Last weekend, I attended the Romantic Novelists Association conference in Leicester and as part of the discussions and lectures, myself and my friend, Alison, were invited to talk about what we do and what impact it has on the research I do for my novels. The talk was entitled 'Beyond the Looking Glass' and the sub-heading was ‘What if history was recorded on the ether? What if some people could actually read those records? What effect would it have on historical research? I thought readers of the blog might be interest in the brief demonstration we gave and the question and answer session afterwards. I've therefore copied and pasted it to the blog.
It was the first time we had ever tried this in front of a larger audience than two and outside of Alison's study where she is familiar with the energies, so I was relieved that it went so well!
RNA CONFERENCE AKASHIC SESSION: 8.7.2007
Alison: She has a shape and make up rather like one of the Sitwells, that kind of long-limbed elegance but not such a long face. She has her hair done in a sort of net. The net is made of – looks like metal, but it’s flexible and the mesh is really wide and the strings of metal are quite wide as well and every so often there are little jewels in that.
What colour is her hair? Can you see her hair? It’s a sort of golden colour. I would say a sort of burnished colour, quite fair. It’s difficult to put an absolute word on it, but fair. I’ll just go back from the detail and more into her character now.
She’s a very composed, centred sort of person. In this context she is very composed and there is a peaceful smile on her face.
Now to her meeting with Geoffrey Count of Anjou and his son, Henry Duke of Normandy, the future Henry II. I am getting her reaction to Geoffrey Count of
She’s swallowed down her initial reaction. She’s re-centred herself to deal with the situation, so she can put on this very powerful front in the sense that it’s difficult to see through it. It seems very solid. In this I’d say she’s very much the diplomat. She’s looking at Geoffrey with her head slightly down with a fairly fixed smile but she’s thinking inside ‘What do you want?’ She’s weighing him up, she’s very shrewd. I feel as if the meeting is on Geoffrey’s instigation rather than hers. I don’t feel as if she has an agenda here so much as wondering what his agenda is. To find that out I need to focus on him. Go over to Geoffrey? Yes, or I can watch him through her. Yes, do that.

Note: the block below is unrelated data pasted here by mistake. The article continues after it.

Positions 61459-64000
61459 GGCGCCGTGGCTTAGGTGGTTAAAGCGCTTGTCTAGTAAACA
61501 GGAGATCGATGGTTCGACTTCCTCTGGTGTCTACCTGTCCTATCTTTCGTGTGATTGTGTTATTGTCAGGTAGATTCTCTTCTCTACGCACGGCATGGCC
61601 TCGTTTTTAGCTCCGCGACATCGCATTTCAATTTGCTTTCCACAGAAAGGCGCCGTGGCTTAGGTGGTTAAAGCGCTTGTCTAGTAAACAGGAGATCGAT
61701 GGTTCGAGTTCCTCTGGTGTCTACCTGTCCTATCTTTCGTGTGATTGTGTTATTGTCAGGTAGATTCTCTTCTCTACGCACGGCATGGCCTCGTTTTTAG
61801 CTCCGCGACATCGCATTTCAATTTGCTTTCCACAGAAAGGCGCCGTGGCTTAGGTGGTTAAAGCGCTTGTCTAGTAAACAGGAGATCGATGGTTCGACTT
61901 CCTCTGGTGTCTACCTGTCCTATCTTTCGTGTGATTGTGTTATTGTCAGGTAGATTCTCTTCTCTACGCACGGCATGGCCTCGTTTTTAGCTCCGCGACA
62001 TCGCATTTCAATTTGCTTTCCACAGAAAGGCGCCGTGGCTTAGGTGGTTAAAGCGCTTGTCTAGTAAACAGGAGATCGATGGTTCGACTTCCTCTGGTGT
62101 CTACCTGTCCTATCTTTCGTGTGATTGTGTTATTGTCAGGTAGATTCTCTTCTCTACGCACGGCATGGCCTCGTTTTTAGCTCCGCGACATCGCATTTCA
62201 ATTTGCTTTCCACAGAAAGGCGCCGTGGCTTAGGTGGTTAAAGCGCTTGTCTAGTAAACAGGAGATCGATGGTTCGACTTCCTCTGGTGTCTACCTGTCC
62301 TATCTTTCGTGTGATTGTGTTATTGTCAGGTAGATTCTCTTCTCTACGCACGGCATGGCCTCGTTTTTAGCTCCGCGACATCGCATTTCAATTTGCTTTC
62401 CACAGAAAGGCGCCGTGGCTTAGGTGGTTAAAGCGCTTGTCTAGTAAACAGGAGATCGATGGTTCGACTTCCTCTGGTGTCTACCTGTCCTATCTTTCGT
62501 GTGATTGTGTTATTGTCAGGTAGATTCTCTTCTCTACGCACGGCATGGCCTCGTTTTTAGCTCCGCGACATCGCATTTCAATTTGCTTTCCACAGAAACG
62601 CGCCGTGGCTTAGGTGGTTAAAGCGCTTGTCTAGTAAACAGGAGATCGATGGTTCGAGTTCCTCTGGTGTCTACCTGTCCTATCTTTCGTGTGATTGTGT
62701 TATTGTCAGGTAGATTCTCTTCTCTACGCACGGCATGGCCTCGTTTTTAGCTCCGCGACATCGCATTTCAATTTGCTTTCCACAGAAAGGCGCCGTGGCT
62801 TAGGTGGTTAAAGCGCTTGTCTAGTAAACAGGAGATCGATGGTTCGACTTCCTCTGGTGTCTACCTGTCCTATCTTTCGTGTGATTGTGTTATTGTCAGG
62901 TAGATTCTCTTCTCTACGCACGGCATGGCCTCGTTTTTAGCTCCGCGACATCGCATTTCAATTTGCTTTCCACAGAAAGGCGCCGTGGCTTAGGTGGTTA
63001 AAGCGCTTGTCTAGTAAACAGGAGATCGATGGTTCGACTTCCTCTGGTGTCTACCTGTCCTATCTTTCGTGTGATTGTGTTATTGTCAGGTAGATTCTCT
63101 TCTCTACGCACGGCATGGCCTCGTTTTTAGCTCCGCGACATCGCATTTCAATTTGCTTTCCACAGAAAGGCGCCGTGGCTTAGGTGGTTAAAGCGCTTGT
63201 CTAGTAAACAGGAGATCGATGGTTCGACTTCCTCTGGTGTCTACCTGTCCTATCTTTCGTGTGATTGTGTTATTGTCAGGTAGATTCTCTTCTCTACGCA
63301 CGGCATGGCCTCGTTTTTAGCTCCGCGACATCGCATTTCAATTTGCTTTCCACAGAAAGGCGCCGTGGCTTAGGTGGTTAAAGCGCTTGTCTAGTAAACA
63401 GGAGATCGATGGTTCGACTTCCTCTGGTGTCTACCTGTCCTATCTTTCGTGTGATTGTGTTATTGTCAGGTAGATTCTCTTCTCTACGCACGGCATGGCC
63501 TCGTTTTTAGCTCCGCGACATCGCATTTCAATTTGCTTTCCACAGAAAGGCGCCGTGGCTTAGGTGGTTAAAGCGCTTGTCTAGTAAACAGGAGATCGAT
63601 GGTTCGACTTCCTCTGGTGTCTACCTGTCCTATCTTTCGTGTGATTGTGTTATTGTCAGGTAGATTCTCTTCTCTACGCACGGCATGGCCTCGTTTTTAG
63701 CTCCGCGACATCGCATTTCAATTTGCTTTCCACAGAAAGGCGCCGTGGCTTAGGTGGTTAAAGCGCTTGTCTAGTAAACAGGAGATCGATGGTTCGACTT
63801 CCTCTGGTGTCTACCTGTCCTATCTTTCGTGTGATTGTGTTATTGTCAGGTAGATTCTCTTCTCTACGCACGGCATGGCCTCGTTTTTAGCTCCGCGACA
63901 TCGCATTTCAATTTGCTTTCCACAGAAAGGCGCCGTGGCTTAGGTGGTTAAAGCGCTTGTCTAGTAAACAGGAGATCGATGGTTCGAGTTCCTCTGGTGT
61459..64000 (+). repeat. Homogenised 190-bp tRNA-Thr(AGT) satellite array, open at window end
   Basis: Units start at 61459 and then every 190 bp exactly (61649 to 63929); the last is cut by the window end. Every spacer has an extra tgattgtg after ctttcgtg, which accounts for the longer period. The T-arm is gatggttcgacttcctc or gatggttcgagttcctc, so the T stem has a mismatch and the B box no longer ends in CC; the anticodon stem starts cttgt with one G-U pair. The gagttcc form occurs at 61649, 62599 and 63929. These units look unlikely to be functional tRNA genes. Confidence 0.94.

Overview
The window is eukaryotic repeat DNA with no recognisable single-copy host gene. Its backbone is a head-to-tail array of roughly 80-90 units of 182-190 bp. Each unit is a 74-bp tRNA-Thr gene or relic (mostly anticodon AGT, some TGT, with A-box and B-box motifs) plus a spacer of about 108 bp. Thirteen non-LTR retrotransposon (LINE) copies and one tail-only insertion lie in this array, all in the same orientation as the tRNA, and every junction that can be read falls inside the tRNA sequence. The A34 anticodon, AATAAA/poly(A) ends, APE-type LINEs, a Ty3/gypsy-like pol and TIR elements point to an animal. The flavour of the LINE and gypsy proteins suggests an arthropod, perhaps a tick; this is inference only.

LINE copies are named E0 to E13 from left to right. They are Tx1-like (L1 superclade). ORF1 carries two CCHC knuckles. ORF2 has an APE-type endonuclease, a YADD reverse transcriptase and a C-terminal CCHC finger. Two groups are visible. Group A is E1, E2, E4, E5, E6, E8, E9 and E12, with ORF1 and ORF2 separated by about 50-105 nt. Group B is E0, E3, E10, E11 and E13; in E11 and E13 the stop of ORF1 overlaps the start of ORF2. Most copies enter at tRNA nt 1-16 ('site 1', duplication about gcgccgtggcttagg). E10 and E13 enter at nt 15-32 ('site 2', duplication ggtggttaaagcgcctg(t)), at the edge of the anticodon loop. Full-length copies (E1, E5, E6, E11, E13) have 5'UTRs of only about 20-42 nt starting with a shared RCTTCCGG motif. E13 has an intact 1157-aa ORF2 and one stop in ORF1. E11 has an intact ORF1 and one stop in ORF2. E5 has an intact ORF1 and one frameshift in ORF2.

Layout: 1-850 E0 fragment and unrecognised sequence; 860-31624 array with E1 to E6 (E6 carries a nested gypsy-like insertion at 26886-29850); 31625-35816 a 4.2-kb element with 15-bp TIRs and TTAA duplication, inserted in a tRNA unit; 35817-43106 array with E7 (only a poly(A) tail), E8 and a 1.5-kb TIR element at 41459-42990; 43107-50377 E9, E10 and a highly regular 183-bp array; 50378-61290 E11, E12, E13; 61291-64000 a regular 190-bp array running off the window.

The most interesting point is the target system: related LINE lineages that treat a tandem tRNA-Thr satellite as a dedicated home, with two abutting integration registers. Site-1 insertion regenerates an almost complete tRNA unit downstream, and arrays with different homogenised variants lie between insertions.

Geoffrey is diffusing what he wants by going from one to the other. He’s chit-chatting, he’s digressing. He’s not coming to the point at all. He’s got what he thinks are very shrewd eyes but to Eleanor they look kind of weasely. It’s like he’s fooling himself into thinking he’s shrewd and he’s thinking that this chit-chatting is doing its job as if he’s fooling her, but he’s not. Now they’re coming to the part that he’s really interested in and it’s to do with his son. So he has just brought it casually (so he thinks) into the conversation. He says ‘And this is my son. This is the jewel in the crown.'
He’s saying ‘Look at him, isn’t he fine? Wouldn’t he make anyone a good husband? Where would you ever do better? And he’s got my eyes…’ Eleanor has a little bit of a giggle herself. ‘Mmm, yes.’ She’s not committing herself or being drawn into anything. She’s not going to show her hand here. She is offering them hospitality. She’s offering them very nice food, very richly presented. She’s talking about what’s going to be going on later. There’ll be dancing later and more entertainment. There’s going to be musicians and poetry. A bard is coming and there’ll be interesting news.